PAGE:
With so many terrorist threats from extremists in Arab countries, it is no wonder that thoughts automatically turn to radical groups when bombs go off. But it looks as if politicians will have to reassess their assumptions.
“I think what [the double terror act in Norway] does represent is that the very real threat by home-grown right-wing extremism has been overlooked. And this has really been overlooked in most Western countries and the US,” Justin Dargin, a research fellow with the Dubai Initiative, told RT.
Many European countries have seen a resurgence of anti-immigration rhetoric and a demise in support for multiculturalism, he continued. So individuals are becoming “self-radicalized” in response to this environment. The EU’s financial crisis has also prompted people to take out their frustrations on newly-arrived immigrants, Dargin said, adding that we can expect to see more acts of this nature.
Security analyst Chris Yates thinks that Norway was just not prepared for this type of crisis.
“We are talking about possibly a lack of resources,” he told RT. “The European organization has said they are setting up a group of 60 or 70 experts to aid police forces across Europe and looking inward, as opposed to outward. The question is why this was not done before. There are a number of reports you can read on the internet that suggest that the rise of right-wing extremism in Europe has been prevalent for a number of years.”
Norway’s immediate reaction was to re-impose border controls, following Denmark’s lead a few weeks ago. The move was heavily criticized by other EU leaders. But Yates believes Norway is still doing the right thing.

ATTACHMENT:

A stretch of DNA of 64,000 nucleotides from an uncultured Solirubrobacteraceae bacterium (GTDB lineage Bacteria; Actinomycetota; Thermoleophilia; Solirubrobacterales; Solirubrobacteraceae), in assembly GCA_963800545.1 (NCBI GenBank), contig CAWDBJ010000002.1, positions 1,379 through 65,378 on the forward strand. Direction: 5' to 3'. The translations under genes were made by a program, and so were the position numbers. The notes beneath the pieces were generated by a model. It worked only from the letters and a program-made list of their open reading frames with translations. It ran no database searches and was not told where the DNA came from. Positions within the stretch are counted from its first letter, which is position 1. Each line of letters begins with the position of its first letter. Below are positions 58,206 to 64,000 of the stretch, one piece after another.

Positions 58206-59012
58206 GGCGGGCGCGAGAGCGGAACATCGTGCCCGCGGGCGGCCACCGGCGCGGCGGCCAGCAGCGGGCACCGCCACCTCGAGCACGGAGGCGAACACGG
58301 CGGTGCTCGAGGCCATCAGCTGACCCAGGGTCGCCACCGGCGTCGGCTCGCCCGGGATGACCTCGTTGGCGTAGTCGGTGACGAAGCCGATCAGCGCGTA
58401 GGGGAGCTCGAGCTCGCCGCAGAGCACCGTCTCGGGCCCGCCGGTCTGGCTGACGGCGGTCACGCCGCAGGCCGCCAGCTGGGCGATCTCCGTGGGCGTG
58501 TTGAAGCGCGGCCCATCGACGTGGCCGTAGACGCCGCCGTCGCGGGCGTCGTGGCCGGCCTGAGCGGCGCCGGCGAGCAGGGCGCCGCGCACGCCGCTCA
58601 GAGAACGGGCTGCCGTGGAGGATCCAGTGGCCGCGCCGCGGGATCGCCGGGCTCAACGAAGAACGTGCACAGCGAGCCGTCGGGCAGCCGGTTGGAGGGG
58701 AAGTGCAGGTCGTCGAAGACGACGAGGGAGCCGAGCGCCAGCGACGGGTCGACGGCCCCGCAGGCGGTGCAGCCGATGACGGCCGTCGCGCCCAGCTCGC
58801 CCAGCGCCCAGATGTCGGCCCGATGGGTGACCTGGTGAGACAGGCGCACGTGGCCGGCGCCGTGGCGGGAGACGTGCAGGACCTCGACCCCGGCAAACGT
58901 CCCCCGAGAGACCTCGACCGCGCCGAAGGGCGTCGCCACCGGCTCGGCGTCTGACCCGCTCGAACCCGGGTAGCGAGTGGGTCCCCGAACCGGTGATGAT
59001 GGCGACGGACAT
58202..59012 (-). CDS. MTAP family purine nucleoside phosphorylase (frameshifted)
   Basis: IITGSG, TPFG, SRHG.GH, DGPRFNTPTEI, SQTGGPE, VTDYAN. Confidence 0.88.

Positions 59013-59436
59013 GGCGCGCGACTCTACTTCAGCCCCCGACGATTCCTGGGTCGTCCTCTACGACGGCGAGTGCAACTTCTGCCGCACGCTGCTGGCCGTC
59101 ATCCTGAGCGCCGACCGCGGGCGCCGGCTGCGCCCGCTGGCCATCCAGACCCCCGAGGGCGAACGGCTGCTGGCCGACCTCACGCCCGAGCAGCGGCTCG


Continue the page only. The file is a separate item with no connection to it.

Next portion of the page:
“The issue of open borders across Europe has been on the table for some time now, given the influx of immigrants from North Africa, and the actions in Libya and Egypt, which has caused many problems across the region,” said Yates. “So we need to get a tight grip on border control. What Norway has done within these past 24 hours is precisely that. Given that there is a national crisis, they have temporarily closed their borders,” he concluded.
Political journalist Nabila Ramdani says the Norwegian attacks have revealed that governments tend to first explore links with international terrorism, especially as it relates to Islamic terrorism, before considering domestic leads.
“This is an unfortunate and direct consequence of Bush’s war on terror. It helped frame the public’s attitude to terror attacks,” Ramdani told RT.
Ramdani believes the face of Europe will be changed in the wake of these attacks.
“There will be an emphasis on more security, and security will be tightened in every form,” she said. “But what will be more effective is to have more democracy. The prime minister’s approach is very appropriate. He said the key will be to have an environment where tolerance and respect will prevail.”